Stu Patience: Yeah, Totally. And where it gets, I think where it's really interesting is some of these changes seem to happen easily, maybe that's easy for us to say in 2023. The spread of the smartphone seems to have been easy. I guess if you were looking at it in 1990 or whenever people started experimenting with the concept, it didn't look easy and it's taken a long time, but in some sense there's a kind of social gravity that's pulling this technology or that makes the uptake easy. On the other hand, you know, we've been trying to really do good education for all in a lot of countries for more a hundred years or say in Indonesia, like 50 plus years. And it's [01:09:00] really hard, you know, so it would seem that some problems have this tendency to solve themselves and some are hard and often it's the ones that we really want to solve poverty, injustice, that are hard. So the question is, what can we learn from these cases where it seems like the wind is behind a particular solution and bring that to make the work slightly less hard.
David Elikwu: Yeah, that's a really good point. Going back to your writing for a second, I'm interested to know, cuz it follows on from some aspects of what you're saying, it's prompting me to ask in the spirit from which you are communicating the things that you share, is the message more important or is the reader more important? Like, is it more about the weight of the ideas that you're trying to communicate from everything that you've been learning and think about? Or is it more about the change you're trying to drive in the people that read the thing, if that makes sense.
Stu Patience: One of the really helpful principles in starting to write the blog [01:10:00] has been this idea. There's a quote I love, and it is more or less those who like this sort of thing will find this, the sort of thing that they like. So I think in writing it's very easy to get hyper aware of your audience in such a way that you forget why you are writing or you lose your voice or your writing just becomes, just pompous or your on your kind of on show.
And that happens sometimes to all of us in our writing. So I think writing with a real sense of persuading my audience of something is not exactly, how I would think about it. I think sharing the idea there's kind of an offer here it is as best as I can do it today and slightly over three years, I've blog every day.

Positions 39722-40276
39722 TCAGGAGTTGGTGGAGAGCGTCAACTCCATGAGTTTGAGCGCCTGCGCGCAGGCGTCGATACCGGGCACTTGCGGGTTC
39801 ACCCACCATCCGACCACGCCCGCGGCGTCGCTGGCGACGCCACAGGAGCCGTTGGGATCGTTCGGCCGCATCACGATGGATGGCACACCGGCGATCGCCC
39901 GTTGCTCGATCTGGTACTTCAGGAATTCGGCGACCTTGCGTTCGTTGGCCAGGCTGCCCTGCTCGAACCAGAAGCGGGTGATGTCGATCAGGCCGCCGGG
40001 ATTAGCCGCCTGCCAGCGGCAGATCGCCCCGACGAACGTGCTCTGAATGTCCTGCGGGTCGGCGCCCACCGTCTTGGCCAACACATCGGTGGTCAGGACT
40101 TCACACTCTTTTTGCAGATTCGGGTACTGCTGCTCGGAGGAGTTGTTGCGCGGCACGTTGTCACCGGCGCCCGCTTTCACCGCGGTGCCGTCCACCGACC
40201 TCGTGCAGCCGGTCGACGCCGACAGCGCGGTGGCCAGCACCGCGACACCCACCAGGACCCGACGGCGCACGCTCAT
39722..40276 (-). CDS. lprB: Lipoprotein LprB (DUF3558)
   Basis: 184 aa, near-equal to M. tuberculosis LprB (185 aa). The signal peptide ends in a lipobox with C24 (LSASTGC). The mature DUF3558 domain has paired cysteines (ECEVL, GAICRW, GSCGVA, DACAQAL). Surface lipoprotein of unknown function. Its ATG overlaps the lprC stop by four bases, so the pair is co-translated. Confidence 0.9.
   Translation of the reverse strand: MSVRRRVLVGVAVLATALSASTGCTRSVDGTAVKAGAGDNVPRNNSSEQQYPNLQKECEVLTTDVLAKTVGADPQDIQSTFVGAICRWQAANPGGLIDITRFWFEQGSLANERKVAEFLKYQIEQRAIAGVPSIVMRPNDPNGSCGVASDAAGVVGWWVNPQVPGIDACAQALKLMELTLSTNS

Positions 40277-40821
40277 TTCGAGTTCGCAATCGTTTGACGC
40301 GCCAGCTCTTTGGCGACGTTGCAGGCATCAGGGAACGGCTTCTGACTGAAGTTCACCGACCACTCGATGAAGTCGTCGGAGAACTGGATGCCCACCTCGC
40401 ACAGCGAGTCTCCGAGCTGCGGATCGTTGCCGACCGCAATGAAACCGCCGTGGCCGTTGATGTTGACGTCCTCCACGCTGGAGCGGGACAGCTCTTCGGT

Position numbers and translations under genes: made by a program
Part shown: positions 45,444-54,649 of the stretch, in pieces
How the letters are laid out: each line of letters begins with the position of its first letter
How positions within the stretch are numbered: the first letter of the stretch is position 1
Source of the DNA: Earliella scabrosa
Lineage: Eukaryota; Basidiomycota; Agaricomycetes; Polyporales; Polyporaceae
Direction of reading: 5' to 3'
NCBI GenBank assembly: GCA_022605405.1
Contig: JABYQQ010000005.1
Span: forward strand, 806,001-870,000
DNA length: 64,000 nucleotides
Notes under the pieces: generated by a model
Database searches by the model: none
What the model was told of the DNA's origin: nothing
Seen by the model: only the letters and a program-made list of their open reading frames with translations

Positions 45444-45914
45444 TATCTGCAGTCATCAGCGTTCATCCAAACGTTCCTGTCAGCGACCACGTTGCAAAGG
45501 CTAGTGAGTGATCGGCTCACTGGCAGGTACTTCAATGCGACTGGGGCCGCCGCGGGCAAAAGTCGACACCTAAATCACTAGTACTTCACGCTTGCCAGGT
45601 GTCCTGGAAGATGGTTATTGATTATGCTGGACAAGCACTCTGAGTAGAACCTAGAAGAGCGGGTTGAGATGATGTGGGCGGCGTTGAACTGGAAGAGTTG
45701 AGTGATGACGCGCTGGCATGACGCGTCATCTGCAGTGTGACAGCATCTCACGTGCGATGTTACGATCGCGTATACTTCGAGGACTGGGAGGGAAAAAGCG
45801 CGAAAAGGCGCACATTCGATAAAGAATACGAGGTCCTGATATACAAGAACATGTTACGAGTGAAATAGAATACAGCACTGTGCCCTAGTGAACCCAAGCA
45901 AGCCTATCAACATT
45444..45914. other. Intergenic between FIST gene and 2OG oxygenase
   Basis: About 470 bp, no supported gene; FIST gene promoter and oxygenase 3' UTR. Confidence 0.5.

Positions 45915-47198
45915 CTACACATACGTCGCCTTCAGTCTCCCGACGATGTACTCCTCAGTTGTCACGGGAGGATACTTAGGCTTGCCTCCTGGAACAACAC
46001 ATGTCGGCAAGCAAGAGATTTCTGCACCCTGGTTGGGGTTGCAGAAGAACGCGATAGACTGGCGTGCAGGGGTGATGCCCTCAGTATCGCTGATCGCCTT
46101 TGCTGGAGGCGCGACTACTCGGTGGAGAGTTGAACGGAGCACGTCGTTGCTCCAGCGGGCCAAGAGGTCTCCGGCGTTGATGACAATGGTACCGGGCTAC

So more than a thousand days in a row, here it is the best that I can do it today. I hope it's useful, if you like it, it's for you and that's kind of the spirit in which it's offered, so I hope it's generous, it's trying to be of service. I'm sure a lot of people will read it and [01:11:00] shake their heads and go, ah, whatever and that's fine. I kind of need to be okay with that. So that's kind of how I think about, think about the writing.
David Elikwu: Yeah. But that leads perfectly to the other thing that I was gonna ask because I went and I was trying to go back through your archives and fall as far back as I could see you had been writing on average probably about 30 posts a month. So how do you, I guess maybe it's a two-part question, depending on how you go about your writing. But how do you, I guess, cultivate the curiosity in itself and how do you curate the, what you consume?
You've mentioned podcasts, you've mentioned books. So how do you curate your inputs, and then how do you go about the output? How do you stay writing for a thousand consecutive days?
Stu Patience: I think, to start on the, to start on the writing. The second part of the question. There's again, Seth Godin was a key kind of inspiration in the early days. He talks about, just building the habit. You don't write because you have an idea, you have an idea because you write cuz you sit down and you say, okay, I'm going to write something.[01:12:00]
And a key part of that for me was getting over, a kind of sense of pride or vanity. I think there's two types of pride in writing. There can be a sense of pride. Like, I want to look good. And there's sense, there's a sense of pride, like, and I'm worried about how I look and there's a sense of a pride in that, okay, I wanna serve something that's good, that in some way I'm proud of that's useful. It's not just junk. And I think that second type is good, but often the first type gets in our way cuz we so quickly start kind of second guessing ourself. So a key principle for me was accepting by definition, 50% of my posts will be below average. So don't worry about that because if you only write one a month and you leave a below average post hanging, then that's embarrassing. But if you are writing a post the next day and a post the next day, the good stuff rises to the top. The other stuff, you know, no one reads and there's plenty of posts on there that have only got a couple of views and that's how it is and that's fine. So setting the bar low, giving yourself permission to say, okay, I will, this is not gonna be my [01:13:00] finest piece of, according to my best taste, this is gonna be the best that I can do today. Hopefully it's grammatically accurate, and makes, you know, makes sense, and has something of value in it. But I'm not aiming for world beating brilliance and most people don't care. And again, that's fine. So that, that kind of gives yourself permission to relax into writing and just put something out.